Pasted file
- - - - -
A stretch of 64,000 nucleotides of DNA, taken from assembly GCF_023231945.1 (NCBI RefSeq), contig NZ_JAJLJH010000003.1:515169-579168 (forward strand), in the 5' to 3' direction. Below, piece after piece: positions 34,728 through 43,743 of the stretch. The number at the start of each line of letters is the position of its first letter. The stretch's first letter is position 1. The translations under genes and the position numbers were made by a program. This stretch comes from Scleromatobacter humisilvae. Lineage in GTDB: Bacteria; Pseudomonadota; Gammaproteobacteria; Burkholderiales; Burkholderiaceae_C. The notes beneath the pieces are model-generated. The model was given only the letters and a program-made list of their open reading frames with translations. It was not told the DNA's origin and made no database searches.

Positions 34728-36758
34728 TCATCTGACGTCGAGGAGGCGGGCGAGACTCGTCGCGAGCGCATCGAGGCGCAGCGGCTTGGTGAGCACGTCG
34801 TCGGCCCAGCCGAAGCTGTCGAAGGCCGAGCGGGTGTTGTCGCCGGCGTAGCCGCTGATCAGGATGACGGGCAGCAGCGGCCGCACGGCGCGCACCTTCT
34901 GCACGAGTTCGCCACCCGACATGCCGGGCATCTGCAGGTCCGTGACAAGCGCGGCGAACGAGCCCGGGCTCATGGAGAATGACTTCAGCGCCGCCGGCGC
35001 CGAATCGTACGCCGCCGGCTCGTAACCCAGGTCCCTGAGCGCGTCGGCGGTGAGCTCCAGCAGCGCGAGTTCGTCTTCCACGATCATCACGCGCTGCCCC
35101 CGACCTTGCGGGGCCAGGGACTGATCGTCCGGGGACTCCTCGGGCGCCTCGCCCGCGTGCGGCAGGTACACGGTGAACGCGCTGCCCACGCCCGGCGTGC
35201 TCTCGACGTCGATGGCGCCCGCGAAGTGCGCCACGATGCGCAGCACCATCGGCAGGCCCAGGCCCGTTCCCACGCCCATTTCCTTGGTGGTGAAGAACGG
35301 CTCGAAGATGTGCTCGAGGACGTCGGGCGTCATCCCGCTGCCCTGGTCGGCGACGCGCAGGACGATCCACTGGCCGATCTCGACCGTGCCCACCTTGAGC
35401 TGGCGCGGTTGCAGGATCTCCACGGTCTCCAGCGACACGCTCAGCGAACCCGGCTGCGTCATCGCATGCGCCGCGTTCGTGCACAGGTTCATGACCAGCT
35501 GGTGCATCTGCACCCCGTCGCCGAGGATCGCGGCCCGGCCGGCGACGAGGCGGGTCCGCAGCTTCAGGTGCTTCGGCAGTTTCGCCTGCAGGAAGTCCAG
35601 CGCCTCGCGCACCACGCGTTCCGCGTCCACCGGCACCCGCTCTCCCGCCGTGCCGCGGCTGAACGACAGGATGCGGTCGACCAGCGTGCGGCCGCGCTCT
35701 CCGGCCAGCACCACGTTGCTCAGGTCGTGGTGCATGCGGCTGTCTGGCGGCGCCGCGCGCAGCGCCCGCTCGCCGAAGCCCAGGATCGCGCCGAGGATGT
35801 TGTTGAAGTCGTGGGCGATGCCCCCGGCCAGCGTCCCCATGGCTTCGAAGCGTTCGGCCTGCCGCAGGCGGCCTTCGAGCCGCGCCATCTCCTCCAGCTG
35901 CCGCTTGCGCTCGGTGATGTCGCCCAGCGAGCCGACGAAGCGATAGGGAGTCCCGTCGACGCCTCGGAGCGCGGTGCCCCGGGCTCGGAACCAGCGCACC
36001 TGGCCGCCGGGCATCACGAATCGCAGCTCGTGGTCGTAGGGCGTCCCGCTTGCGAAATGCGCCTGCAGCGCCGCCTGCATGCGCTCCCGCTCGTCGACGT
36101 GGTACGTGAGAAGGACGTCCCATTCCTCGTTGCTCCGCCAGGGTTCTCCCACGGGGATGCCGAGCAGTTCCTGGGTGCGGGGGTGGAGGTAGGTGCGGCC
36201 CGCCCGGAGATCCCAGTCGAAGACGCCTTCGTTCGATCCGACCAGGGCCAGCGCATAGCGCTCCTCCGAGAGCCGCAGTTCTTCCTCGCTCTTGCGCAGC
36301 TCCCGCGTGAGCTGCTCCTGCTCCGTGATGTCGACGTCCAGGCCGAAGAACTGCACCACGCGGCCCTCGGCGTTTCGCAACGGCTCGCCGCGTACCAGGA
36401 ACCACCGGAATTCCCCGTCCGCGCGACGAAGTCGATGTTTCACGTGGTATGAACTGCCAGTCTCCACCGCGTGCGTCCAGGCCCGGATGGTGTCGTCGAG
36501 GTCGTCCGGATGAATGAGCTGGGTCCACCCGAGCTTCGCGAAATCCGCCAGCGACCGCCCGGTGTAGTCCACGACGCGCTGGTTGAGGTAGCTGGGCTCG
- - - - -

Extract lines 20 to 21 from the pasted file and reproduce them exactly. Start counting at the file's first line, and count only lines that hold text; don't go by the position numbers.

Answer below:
36401 ACCACCGGAATTCCCCGTCCGCGCGACGAAGTCGATGTTTCACGTGGTATGAACTGCCAGTCTCCACCGCGTGCGTCCAGGCCCGGATGGTGTCGTCGAG
36501 GTCGTCCGGATGAATGAGCTGGGTCCACCCGAGCTTCGCGAAATCCGCCAGCGACCGCCCGGTGTAGTCCACGACGCGCTGGTTGAGGTAGCTGGGCTCG